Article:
Also known as the Warren Buffett of Mexico, Carlos Slim Helu shot to fame when he became the richest man of the world in 2010-2013. The 75-year Mexican business magnate, investor, and philanthropist has net worth of $71.2 billion in March 2015.
Carlos always knew he wanted to be a businessman and began to develop his business and investment acumen at a young age. He received his first business and finance lessons in early childhood, as his father Julián gave each of his children a savings book with their usual weekly allowance in order for them to learn financial literacy by properly managing their income and expenses. Carlos's first investment began at the age of 11, where he invested in a government savings bond that taught him about the concept of compound interest. By the time he was 15, he had become a part shareholder of the largest bank in Mexico and at 17, he earned 200 pesos a week working for his father's company. After working as a stock trader for four years, he started his own stock brokerage firm, Inversora Bursátil and in addition, he also began laying the financial groundwork for his then upcoming company Grupo Carso, which initially consisted a real estate holding company, a construction company and a soda bottling plant. In 1996, Grupo Carso was split into three companies: Carso Global Telecom, Grupo Carso, and Invercorporación.
On March 29, 2007, Carlos surpassed American investor Warren Buffett as the world's second richest person with an estimated net worth of $53.1 billion compared to Buffett's $52.4 billion and on March 10, 2010, he had overtaken Bill Gates as the world's richest person, with a net worth of $53.5 billion. He's the first Mexican and the first person from a developing country to achieve this feat.
Carlos is a early 20th century style American capitalist who believes in monopoly, old factory system and economies of scale more than innovation and technology. This telecom tycoon is compared to the likes of Rockefeller, Carnegie, Stanford and J P Morgan etc and is often called Robber Baron of 21st century. Despite being a multi billionaire, this 71 years old man lives in a modest six-bedroom house, a mile away from his office. He doesn't believe in conspicuous consumption and has no interest in flashy super yachts or palatial houses around the world. Carlos doesn't even own a fleet of cars and still loves to drive by himself.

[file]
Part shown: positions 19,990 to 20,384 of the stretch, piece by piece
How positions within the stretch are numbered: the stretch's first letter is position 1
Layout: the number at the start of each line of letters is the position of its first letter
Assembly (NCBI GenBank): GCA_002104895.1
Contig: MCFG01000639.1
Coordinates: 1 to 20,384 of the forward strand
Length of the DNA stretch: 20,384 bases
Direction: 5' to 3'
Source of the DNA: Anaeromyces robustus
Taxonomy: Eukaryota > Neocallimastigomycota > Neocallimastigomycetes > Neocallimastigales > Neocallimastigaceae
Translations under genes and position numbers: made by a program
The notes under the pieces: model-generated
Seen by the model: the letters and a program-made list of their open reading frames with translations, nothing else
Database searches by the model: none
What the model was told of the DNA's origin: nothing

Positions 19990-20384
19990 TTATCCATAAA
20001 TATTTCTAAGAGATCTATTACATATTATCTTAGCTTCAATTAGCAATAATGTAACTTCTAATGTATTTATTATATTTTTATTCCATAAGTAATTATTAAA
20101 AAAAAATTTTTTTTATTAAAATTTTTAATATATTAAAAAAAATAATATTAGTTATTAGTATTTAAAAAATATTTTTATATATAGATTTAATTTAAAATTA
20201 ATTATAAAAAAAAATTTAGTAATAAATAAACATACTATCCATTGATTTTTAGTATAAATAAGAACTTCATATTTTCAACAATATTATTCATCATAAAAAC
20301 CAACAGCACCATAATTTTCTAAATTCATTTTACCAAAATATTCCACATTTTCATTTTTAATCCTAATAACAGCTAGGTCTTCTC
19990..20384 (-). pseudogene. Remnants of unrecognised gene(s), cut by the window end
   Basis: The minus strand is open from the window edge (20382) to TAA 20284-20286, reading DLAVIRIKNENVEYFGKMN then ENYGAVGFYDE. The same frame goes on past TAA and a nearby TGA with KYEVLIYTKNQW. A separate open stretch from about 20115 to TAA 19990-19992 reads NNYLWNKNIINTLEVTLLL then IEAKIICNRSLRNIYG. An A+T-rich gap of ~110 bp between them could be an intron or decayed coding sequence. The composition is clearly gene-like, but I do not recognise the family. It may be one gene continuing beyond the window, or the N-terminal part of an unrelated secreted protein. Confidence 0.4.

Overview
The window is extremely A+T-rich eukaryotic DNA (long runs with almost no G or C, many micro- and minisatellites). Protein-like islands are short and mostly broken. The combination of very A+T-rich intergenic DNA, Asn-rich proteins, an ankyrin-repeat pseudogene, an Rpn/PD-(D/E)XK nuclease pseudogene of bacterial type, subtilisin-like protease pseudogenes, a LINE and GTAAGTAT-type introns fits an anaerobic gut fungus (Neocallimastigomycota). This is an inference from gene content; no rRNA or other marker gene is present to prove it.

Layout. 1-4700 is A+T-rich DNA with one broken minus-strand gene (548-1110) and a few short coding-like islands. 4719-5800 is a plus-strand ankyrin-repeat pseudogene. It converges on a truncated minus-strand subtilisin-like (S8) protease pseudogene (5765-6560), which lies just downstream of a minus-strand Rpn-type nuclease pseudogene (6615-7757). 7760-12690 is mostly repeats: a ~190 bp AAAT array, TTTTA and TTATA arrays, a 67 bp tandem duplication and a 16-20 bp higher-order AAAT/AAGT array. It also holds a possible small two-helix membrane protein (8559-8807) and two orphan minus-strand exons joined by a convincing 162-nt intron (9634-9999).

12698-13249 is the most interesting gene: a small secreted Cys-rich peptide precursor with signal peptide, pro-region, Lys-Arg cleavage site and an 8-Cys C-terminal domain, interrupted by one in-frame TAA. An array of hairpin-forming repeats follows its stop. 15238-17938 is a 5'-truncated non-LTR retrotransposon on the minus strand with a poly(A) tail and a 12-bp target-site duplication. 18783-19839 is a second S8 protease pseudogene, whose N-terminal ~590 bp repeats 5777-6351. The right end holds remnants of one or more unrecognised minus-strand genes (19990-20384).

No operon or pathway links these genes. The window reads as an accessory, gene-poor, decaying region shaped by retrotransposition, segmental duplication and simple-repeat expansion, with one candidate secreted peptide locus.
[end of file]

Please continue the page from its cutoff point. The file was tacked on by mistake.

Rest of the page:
Here are 23 quotes from the big man to guide you to success:
It's important to give a better country to your children, but it is more important to give better children to your country.
The biggest things in life are not materials.
When we face our problems, they disappear. So learn from failure and let success be the silent incentive.
Mistakes are normal and human. Make them small, accept them, correct them, and forget them.
If you’re in business, you need to understand the environment. You need to have a vision of the future, and you need to know the past
When you give, do not expect to receive, Fragrance clings to the hand that gives the rose.
Live the present intensely and fully, do not let the past be a burden, and let the future be an incentive.
I don’t believe too much in luck. I believe in circumstances. I believe in work.
Firm and patient optimism always yields its rewards.
It’s not a question of arriving [at a new company] and putting in a whole new administration but instead, arriving and ‘compacting’ things as much as possible, reducing management layers.
Competition makes you better, always, always makes you better, even if the competitor wins.
All businesses make mistakes. The trick is to avoid large ones.
The better off you are, the more responsibility you have for helping others. Just as it's important to run companies well, with a close eye to the bottom line, you have to use your entrepreneurial experience to make corporate philanthropy effective.
We want as few management layers as possible, so that executives are very close to the operations.
I think one of the big errors people are making right now is thinking that old-style businesses will be obsolete, when actually they will be an important part of this new civilization.
When we decide to do something, we do it quickly.
Work well done is not only a responsibility to yourselves and society; it is also an emotional need.
Staying occupied displaces preoccupation and problems, and when we face our problems, they disappear.
Success is not about doing things well or even very well, or being acknowledged by others. It is not an external opinion, but rather an internal status. It is the harmony between the soul and your emotions, which requires love, family, friendship, authenticity and integrity.
Life’s road is very long, but it is traveled fast.
What is most valuable in life does not cost anything but is very precious.
Maintain austerity in good times to avoid lay offs in bad times.
When you live for others' opinions, you are dead. I don't want to live thinking about how I'll be remembered.